Is the space you are considering for an office convenient to those who must use the facility? If it is presently, will it be in the future after changes in the officers and board? In other words, is it centrally located to the population you serve and will draw from for staffing? Is it located near the facilities you will need most often such as a post office box, office supply store, copy center, bulk mail center?

Financing

How much does it cost to run an office? Rental costs for the space alone will vary depending on the area in which you live. It is not unusual to pay $200-$800+ per month ($2,400-$9,600+ annually) for office space. Additional costs will include telephone and other utilities, if they are not included in basic rental charges. Telephone costs for business lines average $30 per month plus any long distance service needed. Try to find an office where some utilities are included as part of the rent to keep monthly costs consistent.

Security

Often when the finances of the society are pitted against the location, security is the sacrifice. Obviously, the less expensive spaces to rent are in the less desirable areas of the community. For the safety of those who must use the facility on a daily or weekly basis, make security part of site evaluation. An unfortunate incident will obviously have a very detrimental effect on the individual involved and will become a factor in recruiting those willing to work or meet at the site for society business.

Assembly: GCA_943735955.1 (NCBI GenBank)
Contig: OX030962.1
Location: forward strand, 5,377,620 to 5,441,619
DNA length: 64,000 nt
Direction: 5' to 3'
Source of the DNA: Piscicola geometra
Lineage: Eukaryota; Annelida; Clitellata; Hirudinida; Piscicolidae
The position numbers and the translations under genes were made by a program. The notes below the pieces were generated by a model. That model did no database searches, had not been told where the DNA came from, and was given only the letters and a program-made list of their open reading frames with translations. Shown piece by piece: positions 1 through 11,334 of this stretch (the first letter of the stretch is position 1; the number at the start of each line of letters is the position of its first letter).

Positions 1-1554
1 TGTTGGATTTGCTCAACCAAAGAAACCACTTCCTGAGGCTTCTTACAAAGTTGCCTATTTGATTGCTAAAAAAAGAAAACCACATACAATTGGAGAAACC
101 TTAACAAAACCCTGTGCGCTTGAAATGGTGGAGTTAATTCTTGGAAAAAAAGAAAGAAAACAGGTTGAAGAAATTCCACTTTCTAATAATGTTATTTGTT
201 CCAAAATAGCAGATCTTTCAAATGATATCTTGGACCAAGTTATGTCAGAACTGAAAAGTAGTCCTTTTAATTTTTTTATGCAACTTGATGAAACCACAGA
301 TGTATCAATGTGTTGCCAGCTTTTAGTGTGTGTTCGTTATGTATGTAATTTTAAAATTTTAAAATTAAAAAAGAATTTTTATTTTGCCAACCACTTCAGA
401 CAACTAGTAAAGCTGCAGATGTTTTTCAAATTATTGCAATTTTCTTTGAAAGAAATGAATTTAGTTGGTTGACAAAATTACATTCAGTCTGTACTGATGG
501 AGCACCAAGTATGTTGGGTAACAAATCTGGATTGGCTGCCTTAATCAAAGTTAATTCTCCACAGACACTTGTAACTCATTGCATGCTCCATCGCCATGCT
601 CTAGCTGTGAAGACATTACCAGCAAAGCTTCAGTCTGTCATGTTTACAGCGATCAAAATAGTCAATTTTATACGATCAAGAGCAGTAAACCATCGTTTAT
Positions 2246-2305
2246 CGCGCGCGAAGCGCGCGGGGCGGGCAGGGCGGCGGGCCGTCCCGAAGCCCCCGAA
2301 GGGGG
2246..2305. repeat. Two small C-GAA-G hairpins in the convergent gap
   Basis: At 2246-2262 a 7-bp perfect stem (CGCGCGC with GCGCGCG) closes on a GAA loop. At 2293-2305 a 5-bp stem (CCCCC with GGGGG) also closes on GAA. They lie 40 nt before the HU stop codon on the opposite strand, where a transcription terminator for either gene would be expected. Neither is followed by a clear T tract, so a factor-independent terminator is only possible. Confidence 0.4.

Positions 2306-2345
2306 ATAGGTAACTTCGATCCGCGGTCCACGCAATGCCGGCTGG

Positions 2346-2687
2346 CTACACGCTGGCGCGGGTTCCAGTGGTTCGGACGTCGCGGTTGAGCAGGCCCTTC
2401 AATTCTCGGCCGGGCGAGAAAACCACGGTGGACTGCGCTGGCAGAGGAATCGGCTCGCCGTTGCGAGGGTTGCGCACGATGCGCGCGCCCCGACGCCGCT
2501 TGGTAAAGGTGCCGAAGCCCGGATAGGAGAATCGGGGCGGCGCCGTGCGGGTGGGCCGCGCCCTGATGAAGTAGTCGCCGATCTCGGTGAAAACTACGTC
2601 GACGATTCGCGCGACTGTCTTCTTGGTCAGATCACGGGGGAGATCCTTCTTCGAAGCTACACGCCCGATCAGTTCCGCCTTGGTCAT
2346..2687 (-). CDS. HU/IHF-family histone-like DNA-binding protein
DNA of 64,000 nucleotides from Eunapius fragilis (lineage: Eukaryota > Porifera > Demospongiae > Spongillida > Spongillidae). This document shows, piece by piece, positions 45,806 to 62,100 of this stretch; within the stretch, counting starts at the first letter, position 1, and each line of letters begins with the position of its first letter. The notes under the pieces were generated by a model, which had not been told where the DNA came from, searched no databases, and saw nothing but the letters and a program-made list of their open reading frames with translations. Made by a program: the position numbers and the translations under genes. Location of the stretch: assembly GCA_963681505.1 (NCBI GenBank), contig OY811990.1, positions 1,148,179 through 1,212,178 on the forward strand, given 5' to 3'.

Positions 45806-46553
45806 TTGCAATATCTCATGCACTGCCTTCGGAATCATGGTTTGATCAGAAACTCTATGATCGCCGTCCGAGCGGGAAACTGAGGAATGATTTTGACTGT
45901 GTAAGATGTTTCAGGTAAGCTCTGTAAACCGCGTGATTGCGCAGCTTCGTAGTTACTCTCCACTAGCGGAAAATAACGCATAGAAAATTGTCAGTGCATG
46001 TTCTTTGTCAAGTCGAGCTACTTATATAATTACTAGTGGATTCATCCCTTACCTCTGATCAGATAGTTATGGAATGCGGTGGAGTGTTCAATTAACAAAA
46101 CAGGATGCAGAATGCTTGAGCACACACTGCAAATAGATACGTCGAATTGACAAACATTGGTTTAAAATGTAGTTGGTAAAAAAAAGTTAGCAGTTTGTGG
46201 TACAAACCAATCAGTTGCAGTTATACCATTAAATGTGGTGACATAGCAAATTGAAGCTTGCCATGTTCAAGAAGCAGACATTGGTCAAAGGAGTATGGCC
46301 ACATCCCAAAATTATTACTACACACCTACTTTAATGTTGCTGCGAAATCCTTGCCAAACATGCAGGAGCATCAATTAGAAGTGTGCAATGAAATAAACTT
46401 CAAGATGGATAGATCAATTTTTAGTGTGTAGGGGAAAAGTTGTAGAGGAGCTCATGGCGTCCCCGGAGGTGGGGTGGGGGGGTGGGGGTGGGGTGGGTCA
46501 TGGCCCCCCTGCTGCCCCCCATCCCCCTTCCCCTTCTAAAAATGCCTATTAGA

Since your society may be investing a considerable amount of funds in obtaining office equipment and furniture, you have a responsibility to the members of the society to see that the office is in an area that is relatively free from theft and vandalism. Computers, in particular, are big targets for theft. Contact your local law enforcement agency and ask for a record of crimes that were committed in the neighborhood during the last year.

Even in the better communities, be sure that entrance and parking lot lighting is adequate. Are doors and windows well secured?

Determine if the facility provides a security guard and learn the hours the guard is available. Is flooding a problem? These details can be learned by checking with the City Planning and Zoning Commission.

Lastly, who gets keys? It is better to decide this question early. Too many keys floating around may lead to items being difficult to account for later.

Insurance